(Export Development Canada – Peter G. Hall)
Talk casually to anyone about the US housing market, and you’re likely to get a good volley of the latest reasons why it is never coming back. Data have been so weak for so long that it’s not hard to become convinced that this is just part of a ‘new normal’ of lower activity. But something is stirring in the market: housing starts jumped 11% in the latter half of 2011 from the average level in the preceding 30 months. Is the market telling us something?
We believe so. But whether it is or not, is there reason to believe that at some point in time, the market is destined for a sustained higher level of activity? Two key points suggest so. First, the housing surplus is now shrinking by a million units a quarter; if this keeps up, the market could be nearly balanced by year-end. Second, current activity is well below normal. US population data indicate that net annual household formation – the basic number of new units needed – is 1.4 million. Even with recent growth, current starts are only 660,000. There is still a lot of room to grow. Read more here.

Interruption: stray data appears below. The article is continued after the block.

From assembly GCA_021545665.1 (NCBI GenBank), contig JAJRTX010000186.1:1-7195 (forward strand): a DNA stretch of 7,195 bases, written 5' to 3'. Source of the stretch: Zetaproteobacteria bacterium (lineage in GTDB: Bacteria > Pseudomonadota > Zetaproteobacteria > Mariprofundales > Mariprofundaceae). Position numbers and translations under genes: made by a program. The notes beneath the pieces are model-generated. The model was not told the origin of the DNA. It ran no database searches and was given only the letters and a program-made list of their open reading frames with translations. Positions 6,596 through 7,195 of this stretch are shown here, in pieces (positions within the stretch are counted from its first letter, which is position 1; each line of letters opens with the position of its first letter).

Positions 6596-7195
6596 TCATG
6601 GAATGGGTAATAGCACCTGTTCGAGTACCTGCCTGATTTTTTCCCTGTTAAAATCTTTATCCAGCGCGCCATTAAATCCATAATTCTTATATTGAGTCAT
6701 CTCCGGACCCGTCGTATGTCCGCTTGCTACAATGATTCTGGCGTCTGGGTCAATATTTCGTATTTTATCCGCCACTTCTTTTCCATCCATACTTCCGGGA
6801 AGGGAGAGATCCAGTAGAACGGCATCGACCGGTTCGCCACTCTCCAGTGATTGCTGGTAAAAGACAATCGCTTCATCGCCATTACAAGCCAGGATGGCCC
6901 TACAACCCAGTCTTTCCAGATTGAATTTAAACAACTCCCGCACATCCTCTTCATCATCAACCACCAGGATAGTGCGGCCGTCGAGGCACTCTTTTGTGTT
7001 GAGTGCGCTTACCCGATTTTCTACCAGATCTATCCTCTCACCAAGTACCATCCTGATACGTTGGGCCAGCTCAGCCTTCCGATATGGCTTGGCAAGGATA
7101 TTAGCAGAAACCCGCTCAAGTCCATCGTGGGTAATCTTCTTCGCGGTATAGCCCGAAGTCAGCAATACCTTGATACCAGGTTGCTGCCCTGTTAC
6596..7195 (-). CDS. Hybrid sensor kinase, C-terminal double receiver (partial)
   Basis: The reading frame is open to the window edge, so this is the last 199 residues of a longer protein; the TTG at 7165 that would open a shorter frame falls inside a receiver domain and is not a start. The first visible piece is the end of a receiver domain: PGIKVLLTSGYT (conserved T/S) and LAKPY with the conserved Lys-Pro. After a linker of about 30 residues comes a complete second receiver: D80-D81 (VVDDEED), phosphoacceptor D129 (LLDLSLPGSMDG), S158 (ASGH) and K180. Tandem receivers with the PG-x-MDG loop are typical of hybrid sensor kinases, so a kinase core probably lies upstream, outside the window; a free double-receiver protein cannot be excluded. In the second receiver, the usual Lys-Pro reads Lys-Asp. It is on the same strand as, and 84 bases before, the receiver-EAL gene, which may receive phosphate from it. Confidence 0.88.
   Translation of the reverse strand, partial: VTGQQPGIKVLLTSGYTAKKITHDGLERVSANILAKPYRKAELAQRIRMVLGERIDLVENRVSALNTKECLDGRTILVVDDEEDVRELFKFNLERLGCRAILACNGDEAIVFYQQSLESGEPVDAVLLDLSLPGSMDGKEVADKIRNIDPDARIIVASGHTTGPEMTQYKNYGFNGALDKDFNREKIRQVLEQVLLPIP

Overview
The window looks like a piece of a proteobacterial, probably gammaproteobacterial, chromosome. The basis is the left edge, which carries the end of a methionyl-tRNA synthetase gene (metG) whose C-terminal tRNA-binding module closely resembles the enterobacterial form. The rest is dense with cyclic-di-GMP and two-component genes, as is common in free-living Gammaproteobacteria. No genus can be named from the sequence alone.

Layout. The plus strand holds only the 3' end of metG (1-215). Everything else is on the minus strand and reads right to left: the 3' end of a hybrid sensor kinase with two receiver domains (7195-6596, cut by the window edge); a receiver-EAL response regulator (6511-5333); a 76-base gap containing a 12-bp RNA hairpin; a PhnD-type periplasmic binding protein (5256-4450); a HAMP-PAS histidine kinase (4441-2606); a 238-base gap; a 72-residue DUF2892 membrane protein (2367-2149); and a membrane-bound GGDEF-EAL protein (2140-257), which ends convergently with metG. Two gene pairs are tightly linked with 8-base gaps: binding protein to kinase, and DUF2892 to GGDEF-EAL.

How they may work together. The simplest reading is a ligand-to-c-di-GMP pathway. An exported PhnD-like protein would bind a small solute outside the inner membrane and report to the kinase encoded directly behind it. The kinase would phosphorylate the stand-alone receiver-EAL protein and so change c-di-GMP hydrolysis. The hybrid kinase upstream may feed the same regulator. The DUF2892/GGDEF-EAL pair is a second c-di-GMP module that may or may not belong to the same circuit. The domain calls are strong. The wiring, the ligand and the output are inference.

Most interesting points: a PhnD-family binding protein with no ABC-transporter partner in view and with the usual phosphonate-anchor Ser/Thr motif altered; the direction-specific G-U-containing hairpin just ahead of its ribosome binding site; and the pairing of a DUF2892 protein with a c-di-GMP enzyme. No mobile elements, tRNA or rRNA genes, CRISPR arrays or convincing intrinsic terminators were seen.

Date: February 17, 2012